Actually, I’ve written about that last one twice: my first successful pitch for a comment piece was a response to anti-abortion comments by the then-influential semi-thinker Phillip Blond. It was a kind of pitch I now refer to now as the “what I think about X as a Y”: what I think about abortion as a woman who had and chose to continue an unplanned pregnancy. Experience is capital, and in 2009, I used it to buy my way into writing.

It’s a standard route for women writers, but not usually as formalised as it is at women’s website Bustle, which (as Gawker reported last week) asks its writers to fill out a checklist covering every possible personal angle: “I see a therapist”, “I’ve had group sex (more than three)”, “I used to have a Fitbit but I don’t now”.

Every bit of what you are, granulated and packaged for easy dispersal through a range of stories. It’s an editorial approach that gives rise to a weird, impersonally-personal tone. “Five Reasons I’m Grateful For My Parents’ Divorce”, chirrups a listicle; “that’s why I tried anal sex in the first place”, trills a gif-heavy piece about the benefits of bumming.

That’s just the shallow end of the confessional genre. The ideal online women’s interest story combines a huge, life-changing disclosure with an empowering message. Like this, from xoJane: “I'm Finally Revealing My Name and Face As the Duke Porn Star” (the last line of that one is: “My name is Belle Knox, and I wear my Scarlet Letter with pride”). Or this, from Jezebel: “On Falling In and Out of Love With My Dad” (which concludes like this: “And to the victims of their abuse, I want to say what I have finally been able to understand myself: that my attraction, and what it led to, was not my fault”).

It’s tempting to think of this blend of prurience and uplift as a peculiar product of the internet, but it’s been a staple of women’s publishing forever: the covers of women’s magazines are full of lines like “Raped for 50p and a biscuit!” and “The groom who went ZOOM!” about a jilted bride, exactly as they were when I used to sneak them from my aunt’s magazine rack to read them as a child. The difference is that, in the trashy weeklies, there’s no pretence that trauma is the overture for a career. You get paid for your story, and someone else writes it up. The end.

At Bustle, the rate apparently runs to $90 for a six-hour shift. That feels like a low market value to put on your most intimate truths, especially when the follow-up success you’re investing in might never materialise. The author of the father-daughter incest story for Jezebel told a Slate writer that, despite the huge web traffic her confessional received, her subsequent pitches were ignored. Her journalistic career currently begins and ends with her very grimmest experience.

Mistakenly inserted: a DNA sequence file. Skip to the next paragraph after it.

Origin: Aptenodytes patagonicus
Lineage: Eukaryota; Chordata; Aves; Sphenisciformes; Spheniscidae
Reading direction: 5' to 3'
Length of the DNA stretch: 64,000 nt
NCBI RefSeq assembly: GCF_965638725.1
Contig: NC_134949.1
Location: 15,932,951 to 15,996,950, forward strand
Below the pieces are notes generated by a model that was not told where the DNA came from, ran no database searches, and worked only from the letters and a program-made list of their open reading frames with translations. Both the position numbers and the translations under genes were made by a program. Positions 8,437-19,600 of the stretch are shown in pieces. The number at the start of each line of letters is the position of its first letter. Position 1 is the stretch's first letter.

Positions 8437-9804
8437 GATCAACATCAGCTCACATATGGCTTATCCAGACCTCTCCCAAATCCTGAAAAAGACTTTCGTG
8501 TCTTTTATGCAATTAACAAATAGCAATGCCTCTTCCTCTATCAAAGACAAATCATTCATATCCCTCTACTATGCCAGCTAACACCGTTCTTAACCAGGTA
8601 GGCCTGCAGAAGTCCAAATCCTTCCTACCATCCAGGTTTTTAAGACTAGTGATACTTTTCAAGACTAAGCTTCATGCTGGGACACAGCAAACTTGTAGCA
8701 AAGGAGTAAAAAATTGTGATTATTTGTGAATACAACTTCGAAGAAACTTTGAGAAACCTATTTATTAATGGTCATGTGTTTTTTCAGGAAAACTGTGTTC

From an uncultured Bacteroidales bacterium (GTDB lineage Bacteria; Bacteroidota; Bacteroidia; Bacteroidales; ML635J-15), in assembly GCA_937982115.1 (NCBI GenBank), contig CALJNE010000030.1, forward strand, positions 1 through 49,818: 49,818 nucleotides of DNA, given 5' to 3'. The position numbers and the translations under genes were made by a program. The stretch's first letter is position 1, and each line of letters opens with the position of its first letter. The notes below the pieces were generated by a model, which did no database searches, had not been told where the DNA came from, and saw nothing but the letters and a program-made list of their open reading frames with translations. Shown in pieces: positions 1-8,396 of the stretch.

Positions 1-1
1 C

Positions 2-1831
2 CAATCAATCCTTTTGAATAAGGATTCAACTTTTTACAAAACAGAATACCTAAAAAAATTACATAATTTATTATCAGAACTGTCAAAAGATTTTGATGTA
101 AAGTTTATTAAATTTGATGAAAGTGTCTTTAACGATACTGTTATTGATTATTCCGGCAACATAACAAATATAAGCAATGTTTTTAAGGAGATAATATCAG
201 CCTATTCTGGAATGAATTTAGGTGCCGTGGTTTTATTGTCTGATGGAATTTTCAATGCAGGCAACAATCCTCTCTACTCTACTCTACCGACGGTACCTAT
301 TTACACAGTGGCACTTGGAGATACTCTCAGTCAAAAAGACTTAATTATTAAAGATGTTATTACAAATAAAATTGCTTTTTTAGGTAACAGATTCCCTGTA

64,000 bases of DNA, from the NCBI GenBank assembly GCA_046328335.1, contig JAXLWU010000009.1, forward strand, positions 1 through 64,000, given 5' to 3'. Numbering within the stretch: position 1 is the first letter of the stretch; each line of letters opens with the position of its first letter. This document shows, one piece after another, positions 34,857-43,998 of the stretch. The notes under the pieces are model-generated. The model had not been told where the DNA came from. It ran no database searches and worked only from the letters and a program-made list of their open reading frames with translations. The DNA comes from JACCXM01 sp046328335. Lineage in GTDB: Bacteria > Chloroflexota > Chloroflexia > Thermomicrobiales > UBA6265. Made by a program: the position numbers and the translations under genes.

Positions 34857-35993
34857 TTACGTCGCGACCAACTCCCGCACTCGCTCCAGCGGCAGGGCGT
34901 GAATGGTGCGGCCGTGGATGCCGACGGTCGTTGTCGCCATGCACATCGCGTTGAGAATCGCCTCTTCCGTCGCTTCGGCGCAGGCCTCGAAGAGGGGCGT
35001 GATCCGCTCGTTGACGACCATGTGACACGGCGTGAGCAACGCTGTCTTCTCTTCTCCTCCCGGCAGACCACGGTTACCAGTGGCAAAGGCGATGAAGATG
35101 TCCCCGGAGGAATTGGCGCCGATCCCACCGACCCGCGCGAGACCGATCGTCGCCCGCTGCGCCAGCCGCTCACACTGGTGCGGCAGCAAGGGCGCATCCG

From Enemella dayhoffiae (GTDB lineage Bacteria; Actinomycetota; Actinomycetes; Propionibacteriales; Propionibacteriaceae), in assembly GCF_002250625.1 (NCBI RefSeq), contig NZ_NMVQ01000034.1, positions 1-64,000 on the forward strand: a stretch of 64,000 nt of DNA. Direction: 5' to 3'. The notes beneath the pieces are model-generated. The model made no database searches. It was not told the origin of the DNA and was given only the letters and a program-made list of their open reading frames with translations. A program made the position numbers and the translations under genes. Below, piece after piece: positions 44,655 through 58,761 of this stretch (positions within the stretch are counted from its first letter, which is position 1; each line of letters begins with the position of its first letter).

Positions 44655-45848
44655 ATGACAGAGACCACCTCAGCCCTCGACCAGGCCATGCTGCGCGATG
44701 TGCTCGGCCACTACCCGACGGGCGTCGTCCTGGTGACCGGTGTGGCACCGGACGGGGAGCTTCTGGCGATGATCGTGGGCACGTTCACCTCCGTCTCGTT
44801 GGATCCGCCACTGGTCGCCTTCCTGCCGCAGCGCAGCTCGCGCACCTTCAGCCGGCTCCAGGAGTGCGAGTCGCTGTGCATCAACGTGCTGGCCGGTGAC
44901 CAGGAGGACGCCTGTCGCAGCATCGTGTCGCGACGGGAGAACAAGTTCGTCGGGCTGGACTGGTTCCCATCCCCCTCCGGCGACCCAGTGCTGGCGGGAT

“Everything is copy” is the Nora Ephron line. But when she said it, she didn’t intend the disclosure economy we live in now. For Ephron, “everything is copy” meant claiming control: “When you slip on the banana peel, people laugh at you. But when you tell people you slipped on the banana peel, it’s your laugh. So you become the hero, rather than the victim of the joke.”

Does the aspiring writer plucked from an editor’s checklist to retail her own Worst Thing Ever get to call the banana skin her own?

The Bustle checklist suggests not. “Don’t put anything on here you don’t want to write about,” it stresses, before adding, “that said, you can always say ‘no’ . . . You might be too busy when an editor approaches you about possibly writing an identity post, or simply not interested, and that’s okay! We won’t be mad!”

Ticking the box basically puts you in a position of assumed consent, but which hopeful young woman would dare to set her boundaries too close when an editor tells her this could be good for her career? (Yes, I know this sounds a bit like a story of sexual harassment. Funny, that.)

So many confessionalist pieces of writing tell stories about women having their limits overridden. Rape and coercion. Abuse and assault. Being talked over and ignored. But the logic of the perpetual confession journalism machine is the same: everything about a woman should be available to use, nothing a woman has to say is valid without a personal claim to authority, repackage their guts as shiny sausages and call it an “identity piece”.

Women writers shouldn’t be waiting for permission to say no. We need to tell our stories on our own terms, and we need to set better terms than $15 an hour and the hope of some exposure. The worst thing that ever happened to me? It’s mine. I’m keeping it.

Sarah Ditum is a journalist who writes regularly for the Guardian, New Statesman and others. Her website is here.